Alter recording the denial of the public right by the respondent the section provides that an enquiry should be conducted by the Magistrate so as to see whether there is reliable evidence in support of such denial. It is only after such inquiry and recording a finding one way or the other that the Magistrate will get jurisdiction to proceed to the next stage in the inquiry. What the Magistrate is expected to do therefore, at the first stage is to see whether there is reliable evidence in support of the denial and in doing so, it should clearly be understood what would amount to 'reliable evidence' under the section. Reliable evidence is the evidence of reliable persons and all that a Magistrate has to satisfy himself is that the evidence produced is not false. What is meant by the section is not that the Magistrate should weigh the evidence produced by both the parties and then come to the conclusion, which is more reliable or should be preferred. The object of Section 139-A is that if the denial of the public pathway involves a bona fide claim on the part of the persons denying the public right, the matter should be decided by a competent Civil Court and not by a Magistrate in a summary inquiry provided under Section 139-A.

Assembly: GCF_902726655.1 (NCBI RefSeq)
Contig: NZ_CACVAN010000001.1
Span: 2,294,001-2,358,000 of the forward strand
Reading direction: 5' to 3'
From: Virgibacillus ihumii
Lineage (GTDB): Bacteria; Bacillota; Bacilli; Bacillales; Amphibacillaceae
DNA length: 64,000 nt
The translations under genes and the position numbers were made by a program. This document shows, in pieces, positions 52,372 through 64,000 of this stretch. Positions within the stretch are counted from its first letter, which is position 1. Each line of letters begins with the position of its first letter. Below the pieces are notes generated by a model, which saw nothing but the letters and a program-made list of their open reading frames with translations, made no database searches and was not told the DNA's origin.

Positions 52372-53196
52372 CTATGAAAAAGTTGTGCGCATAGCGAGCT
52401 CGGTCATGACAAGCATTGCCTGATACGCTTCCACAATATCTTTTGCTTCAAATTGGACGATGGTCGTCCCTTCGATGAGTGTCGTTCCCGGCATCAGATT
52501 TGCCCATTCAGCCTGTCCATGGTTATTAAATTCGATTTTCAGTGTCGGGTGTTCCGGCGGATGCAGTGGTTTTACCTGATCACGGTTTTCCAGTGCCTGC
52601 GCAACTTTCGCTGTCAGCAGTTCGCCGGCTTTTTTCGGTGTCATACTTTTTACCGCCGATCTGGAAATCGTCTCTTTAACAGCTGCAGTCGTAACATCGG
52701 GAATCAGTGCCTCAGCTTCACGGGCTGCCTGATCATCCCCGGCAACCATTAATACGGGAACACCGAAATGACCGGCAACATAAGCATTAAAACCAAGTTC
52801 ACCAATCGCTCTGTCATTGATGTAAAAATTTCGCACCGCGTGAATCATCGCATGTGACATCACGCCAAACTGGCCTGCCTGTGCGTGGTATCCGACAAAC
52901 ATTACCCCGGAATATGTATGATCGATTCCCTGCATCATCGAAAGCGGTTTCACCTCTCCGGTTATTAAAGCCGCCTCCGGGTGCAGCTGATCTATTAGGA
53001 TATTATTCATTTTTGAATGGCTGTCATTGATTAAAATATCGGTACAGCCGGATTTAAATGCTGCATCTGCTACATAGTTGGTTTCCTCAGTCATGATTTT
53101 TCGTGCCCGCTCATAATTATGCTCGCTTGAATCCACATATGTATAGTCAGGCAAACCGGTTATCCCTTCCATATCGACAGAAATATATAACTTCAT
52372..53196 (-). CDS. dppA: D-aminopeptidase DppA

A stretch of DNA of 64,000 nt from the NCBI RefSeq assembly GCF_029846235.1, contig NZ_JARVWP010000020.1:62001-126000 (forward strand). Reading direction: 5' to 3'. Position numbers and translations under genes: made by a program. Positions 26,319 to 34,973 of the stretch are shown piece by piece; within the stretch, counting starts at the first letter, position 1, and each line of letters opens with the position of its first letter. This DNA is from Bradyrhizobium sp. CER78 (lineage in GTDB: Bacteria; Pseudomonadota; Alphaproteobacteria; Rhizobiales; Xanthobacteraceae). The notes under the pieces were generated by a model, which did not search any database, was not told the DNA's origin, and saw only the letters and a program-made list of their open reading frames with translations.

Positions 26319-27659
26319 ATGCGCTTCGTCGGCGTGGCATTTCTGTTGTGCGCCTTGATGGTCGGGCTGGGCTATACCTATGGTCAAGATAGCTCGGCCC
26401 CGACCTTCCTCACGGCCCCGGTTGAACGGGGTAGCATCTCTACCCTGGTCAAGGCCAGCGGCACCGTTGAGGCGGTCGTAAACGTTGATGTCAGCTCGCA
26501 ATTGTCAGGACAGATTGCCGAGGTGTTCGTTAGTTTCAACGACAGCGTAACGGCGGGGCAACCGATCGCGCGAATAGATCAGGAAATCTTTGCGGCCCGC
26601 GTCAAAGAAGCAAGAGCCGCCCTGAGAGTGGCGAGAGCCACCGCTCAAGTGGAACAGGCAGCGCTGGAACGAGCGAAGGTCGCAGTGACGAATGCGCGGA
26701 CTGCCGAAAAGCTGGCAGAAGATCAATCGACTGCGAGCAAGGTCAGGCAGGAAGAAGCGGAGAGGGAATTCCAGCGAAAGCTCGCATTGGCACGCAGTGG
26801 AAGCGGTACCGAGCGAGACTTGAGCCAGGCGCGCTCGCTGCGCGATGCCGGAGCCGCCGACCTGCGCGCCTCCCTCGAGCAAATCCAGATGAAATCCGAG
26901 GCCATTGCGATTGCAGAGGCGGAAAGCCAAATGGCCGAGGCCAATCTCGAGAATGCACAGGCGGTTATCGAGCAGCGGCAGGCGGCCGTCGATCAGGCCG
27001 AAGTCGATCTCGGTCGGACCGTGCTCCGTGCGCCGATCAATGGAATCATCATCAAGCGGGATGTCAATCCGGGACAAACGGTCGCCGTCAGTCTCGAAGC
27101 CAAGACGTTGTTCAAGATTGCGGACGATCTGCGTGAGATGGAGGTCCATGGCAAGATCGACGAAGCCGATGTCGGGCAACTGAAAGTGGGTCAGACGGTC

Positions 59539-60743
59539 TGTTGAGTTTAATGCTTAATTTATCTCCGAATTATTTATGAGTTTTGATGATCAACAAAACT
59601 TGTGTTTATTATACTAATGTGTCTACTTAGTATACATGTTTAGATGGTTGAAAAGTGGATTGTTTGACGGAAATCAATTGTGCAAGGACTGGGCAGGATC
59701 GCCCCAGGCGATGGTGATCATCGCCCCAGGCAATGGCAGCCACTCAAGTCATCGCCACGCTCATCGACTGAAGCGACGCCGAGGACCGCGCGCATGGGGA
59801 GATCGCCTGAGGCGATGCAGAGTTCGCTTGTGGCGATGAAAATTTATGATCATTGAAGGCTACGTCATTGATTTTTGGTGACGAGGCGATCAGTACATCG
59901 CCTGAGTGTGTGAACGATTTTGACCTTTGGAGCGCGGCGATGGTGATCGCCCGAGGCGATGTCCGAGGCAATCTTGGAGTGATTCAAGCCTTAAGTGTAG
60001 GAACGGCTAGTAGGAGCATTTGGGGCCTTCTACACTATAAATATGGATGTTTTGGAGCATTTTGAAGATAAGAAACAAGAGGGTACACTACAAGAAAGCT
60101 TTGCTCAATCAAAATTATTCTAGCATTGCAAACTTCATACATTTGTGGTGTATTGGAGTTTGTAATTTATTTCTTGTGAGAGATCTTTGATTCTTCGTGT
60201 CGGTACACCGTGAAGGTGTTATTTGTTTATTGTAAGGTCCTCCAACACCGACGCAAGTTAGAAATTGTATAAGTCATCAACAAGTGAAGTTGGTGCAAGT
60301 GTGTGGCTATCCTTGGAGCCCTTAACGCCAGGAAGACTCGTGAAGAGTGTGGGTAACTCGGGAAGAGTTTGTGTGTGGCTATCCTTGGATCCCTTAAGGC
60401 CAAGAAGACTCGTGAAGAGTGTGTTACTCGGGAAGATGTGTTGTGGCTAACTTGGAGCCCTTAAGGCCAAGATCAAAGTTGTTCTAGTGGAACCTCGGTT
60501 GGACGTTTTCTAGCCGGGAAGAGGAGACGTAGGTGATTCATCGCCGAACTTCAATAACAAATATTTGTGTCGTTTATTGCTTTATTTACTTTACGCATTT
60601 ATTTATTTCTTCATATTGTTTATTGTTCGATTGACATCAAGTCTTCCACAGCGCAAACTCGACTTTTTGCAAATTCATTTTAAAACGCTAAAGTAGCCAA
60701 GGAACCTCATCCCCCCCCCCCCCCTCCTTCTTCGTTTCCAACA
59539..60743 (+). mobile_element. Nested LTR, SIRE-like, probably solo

7. So it is clear that the expression 'reliable evidence' as used in Section 139-A means evidence on which a competent court may place reliance. The expression does not mean 'evidence' which definitely establishes the right of claim. This is opposed to 'proved evidence.' Such reliable evidence does not appear to be unreliable or forged. Another decision on the point may also be seen &s; reported in Jaswant Singh v. Jagir Singh .